Gomer Goof is a master loafer. He’s also a genius, if absent-minded, inventor. His laziness, his gadgets and his sheer bad luck create havoc at Spirou magazine and drive his colleagues crazy - but he’s such a likeable guy. Welcome to the offices of Spirou magazine. Everyone here is hard at work to keep the magazine ticking, from reporters to secretaries, including editor Fantasio and even, occasionally, Spirou himself. Everyone? Well, not quite… There’s that office boy, Gomer. No one’s entirely sure what his job description is, or how he got hired. One thing is certain, though: he’s a walking disaster zone] From work-shirking scheme to disastrous invention, enter the hilarious world of the most famous layabout of all. 48pgs colour paperback.



Grosz
by Lars Fiske
Fantagraphics Books
$19.99

The publisher says:
This is a series of short nearly wordless comics, arranged chronologically, that form a biography of the caricaturist best known for his visualization of the Weimar Republic. George Grosz (1893–1959) was a German fine artist, cartoonist, and teacher who drew from pop culture, was active in the Dada and New Objectivist movements, and was an influence for artists like Ben Shahn. His antiwar painting, Eclipse from the Sun, would inspire Vietnam protesters. In this graphic biography, written and drawn by Fiske, angular art lays Kandinsky-like lines over scenes set in anything-goes, post–World War I Berlin: connecting, emphasising, tracing movement. Curves evoke the fleshy sex of Grosz’s work. Fiske channels the exuberance and fascination with line that typified Grosz’s work, and more generally early to mid-century art movements. Symbolically, Fiske uses two colours―red for Berlin, a slash of Grosz’s lipstick, a flash of tie―and green for the jazz and trains of New York, where Grosz would flee from Nazi Germany. Fiske’s thoughtful Grosz is a far cry from the plodding pedantry of the graphic hagiographies that earnestly clutter library shelves; it’s a work of art in its own right. 80pgs colour hardcover.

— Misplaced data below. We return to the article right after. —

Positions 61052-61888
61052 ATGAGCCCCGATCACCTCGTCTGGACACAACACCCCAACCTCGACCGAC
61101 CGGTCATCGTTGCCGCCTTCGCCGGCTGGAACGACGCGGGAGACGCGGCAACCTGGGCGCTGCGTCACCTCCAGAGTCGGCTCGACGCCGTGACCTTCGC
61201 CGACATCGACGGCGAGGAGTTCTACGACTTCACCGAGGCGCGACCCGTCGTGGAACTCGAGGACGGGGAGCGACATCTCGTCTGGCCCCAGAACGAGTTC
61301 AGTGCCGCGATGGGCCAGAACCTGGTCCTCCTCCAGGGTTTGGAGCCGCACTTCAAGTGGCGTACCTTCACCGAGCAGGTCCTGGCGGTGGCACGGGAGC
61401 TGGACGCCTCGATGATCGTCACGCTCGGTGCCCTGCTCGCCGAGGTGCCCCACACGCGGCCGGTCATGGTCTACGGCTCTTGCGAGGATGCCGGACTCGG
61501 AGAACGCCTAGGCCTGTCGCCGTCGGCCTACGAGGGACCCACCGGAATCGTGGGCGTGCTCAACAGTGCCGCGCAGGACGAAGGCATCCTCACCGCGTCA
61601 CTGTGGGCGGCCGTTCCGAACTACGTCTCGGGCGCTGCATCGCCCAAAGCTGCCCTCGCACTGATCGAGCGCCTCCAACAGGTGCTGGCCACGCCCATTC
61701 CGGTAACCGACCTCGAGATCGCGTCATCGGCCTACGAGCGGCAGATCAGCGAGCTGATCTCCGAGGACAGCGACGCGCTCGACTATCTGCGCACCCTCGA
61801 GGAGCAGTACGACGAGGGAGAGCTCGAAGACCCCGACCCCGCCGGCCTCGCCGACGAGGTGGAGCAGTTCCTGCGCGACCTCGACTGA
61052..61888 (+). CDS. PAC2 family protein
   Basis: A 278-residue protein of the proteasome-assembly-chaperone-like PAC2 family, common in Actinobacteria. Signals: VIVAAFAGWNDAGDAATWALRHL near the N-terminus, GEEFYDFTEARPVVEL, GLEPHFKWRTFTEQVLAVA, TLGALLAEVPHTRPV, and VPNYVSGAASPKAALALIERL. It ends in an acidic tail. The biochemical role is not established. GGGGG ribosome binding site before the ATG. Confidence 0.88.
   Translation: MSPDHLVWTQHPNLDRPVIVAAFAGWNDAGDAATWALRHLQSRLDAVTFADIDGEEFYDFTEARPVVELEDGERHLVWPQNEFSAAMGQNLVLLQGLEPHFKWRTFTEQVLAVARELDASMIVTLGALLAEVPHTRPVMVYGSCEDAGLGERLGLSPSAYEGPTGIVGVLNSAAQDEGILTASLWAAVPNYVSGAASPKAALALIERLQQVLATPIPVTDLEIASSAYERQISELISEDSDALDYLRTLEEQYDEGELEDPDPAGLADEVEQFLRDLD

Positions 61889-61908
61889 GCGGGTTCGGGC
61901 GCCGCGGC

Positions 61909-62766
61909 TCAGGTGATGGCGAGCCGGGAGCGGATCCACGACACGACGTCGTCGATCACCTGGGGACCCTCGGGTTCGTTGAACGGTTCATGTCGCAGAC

Henry & Glenn Forever And Ever
by Tom Neely, Jim Rugg & various artists
Microcosm Publishing
$25.95

Two men. Two myths. One legend. The greatest love story ever told has finally been released in graphic novel form, featuring 20 short stories about the domestic life of “Henry” and “Glenn” and sometimes their neighbours “Daryl” and “John.” Glenn deals with issues with his mother while Henry, “a loud guy with a good work ethic,” shows his darker side and indifference to a fan, as he drinks black coffee and bonds with Glenn over their distaste for their own bands. These are two men who truly suffer best together. This definitive collection of the popular cult-classic series collects four serialised comics, adds even more never-before-published pages than the previous collective edition, and will have a spiffy hardcover. 320pgs part-colour hardcover.



Iceland
by Yuchi Yokohama
Big Planet / Retrofit Comics
$15.00

The publisher says: